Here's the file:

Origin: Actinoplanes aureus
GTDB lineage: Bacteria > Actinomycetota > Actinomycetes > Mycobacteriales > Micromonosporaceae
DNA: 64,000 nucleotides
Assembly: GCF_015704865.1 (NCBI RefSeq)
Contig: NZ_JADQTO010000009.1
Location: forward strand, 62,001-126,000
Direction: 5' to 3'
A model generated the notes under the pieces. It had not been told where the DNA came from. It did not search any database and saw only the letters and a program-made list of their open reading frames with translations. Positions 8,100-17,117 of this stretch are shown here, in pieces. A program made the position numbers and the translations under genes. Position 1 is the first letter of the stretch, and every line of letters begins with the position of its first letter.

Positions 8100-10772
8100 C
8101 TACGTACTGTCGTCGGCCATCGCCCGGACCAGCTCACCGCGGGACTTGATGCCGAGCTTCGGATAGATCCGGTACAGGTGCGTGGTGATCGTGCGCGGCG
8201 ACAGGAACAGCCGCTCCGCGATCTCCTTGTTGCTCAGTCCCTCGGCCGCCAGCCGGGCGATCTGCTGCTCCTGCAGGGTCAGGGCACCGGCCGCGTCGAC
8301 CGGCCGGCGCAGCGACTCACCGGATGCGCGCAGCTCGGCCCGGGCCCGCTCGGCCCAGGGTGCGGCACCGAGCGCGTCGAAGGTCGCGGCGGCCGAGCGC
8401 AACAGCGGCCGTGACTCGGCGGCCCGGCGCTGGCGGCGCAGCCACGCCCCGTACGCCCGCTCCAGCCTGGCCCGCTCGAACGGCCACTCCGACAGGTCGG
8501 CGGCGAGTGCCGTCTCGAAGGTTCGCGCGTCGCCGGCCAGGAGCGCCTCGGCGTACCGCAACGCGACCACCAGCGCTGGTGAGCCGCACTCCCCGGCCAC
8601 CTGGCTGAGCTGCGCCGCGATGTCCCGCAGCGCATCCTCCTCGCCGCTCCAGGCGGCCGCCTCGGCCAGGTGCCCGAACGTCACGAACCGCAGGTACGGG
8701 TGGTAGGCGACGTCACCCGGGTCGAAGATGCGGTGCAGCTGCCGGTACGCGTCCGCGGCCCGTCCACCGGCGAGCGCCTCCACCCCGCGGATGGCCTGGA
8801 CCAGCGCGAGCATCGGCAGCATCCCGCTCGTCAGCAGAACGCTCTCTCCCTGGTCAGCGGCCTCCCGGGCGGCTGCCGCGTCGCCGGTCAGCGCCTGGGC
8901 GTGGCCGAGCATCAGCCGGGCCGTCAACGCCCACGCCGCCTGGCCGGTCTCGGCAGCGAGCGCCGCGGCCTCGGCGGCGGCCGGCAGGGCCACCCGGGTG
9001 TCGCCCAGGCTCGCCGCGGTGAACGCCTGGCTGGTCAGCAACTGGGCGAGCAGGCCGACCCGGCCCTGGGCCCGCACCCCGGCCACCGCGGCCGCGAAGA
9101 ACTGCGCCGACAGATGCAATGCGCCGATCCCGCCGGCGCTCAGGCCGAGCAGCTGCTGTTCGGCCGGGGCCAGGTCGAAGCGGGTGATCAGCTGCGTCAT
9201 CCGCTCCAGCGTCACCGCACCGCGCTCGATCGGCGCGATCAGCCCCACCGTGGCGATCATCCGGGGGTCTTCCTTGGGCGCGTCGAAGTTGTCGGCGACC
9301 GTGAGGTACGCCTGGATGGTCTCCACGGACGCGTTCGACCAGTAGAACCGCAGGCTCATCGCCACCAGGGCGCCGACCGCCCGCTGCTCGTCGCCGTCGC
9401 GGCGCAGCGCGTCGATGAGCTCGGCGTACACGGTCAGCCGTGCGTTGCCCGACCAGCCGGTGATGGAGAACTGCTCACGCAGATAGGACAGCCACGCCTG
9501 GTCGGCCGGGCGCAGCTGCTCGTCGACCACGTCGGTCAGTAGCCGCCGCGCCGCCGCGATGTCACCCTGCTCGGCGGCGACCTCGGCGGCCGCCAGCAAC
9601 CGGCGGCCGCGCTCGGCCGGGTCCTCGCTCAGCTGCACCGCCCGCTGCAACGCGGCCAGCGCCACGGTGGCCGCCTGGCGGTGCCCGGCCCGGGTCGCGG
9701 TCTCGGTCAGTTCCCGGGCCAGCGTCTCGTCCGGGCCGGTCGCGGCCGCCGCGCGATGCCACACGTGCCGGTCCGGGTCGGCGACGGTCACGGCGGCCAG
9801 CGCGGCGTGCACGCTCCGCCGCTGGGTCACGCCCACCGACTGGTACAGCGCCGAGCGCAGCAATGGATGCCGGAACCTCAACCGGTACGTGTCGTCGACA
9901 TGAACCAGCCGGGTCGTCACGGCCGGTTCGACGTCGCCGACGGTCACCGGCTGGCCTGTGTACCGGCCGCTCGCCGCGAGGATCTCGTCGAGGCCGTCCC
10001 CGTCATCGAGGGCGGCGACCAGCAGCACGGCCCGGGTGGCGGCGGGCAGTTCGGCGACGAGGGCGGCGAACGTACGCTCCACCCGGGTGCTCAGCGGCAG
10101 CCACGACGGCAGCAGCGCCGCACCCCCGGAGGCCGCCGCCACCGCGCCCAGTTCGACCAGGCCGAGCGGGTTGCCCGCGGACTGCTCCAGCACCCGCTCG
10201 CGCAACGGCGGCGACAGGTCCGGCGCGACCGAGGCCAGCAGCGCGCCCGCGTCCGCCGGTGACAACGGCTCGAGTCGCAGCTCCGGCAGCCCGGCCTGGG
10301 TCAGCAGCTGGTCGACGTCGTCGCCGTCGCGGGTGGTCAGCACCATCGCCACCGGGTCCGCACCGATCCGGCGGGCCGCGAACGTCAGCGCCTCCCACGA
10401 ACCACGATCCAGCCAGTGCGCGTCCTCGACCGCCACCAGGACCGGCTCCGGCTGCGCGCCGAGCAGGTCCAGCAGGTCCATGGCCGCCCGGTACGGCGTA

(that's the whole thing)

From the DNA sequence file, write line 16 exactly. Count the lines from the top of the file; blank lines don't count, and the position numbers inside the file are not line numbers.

8601 CTGGCTGAGCTGCGCCGCGATGTCCCGCAGCGCATCCTCCTCGCCGCTCCAGGCGGCCGCCTCGGCCAGGTGCCCGAACGTCACGAACCGCAGGTACGGG